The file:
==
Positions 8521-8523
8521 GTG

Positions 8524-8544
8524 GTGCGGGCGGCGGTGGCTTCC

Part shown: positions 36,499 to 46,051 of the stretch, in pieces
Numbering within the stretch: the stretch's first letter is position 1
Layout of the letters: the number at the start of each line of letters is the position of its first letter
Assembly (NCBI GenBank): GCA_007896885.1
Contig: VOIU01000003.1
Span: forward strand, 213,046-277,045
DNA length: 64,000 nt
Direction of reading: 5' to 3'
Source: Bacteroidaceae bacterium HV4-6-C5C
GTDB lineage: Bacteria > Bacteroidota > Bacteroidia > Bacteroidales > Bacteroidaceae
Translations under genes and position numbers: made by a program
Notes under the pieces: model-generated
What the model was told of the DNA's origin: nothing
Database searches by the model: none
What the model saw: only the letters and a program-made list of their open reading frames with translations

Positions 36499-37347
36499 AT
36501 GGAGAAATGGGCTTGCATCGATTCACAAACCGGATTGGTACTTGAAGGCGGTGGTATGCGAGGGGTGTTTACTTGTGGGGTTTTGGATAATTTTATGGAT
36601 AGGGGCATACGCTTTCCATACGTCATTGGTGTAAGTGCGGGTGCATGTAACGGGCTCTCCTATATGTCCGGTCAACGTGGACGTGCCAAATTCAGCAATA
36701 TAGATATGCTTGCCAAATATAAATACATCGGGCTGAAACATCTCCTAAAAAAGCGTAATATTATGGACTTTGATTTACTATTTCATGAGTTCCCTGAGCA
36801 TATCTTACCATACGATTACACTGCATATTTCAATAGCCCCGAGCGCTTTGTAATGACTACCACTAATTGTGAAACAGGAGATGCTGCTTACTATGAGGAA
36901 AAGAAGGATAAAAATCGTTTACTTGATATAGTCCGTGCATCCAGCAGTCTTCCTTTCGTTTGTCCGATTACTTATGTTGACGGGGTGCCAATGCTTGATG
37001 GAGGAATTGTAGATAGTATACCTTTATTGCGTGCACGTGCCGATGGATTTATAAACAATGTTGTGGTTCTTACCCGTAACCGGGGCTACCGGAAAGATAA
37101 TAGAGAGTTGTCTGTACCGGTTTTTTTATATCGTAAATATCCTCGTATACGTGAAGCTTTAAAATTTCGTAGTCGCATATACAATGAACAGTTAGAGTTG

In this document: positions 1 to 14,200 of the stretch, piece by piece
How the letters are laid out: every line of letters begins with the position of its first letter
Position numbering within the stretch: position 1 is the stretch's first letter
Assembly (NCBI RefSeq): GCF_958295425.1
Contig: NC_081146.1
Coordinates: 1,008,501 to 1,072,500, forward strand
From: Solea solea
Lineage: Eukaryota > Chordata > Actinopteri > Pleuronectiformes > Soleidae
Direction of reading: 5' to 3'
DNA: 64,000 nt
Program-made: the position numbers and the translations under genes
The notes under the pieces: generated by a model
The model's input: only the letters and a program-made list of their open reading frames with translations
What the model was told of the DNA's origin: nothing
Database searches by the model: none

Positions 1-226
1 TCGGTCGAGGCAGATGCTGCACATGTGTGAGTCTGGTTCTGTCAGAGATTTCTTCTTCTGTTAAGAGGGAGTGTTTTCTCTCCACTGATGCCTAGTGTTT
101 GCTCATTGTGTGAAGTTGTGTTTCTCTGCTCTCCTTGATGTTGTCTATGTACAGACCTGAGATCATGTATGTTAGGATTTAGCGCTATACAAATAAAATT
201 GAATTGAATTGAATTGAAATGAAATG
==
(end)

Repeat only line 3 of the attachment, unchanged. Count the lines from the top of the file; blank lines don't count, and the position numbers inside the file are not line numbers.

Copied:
Positions 8524-8544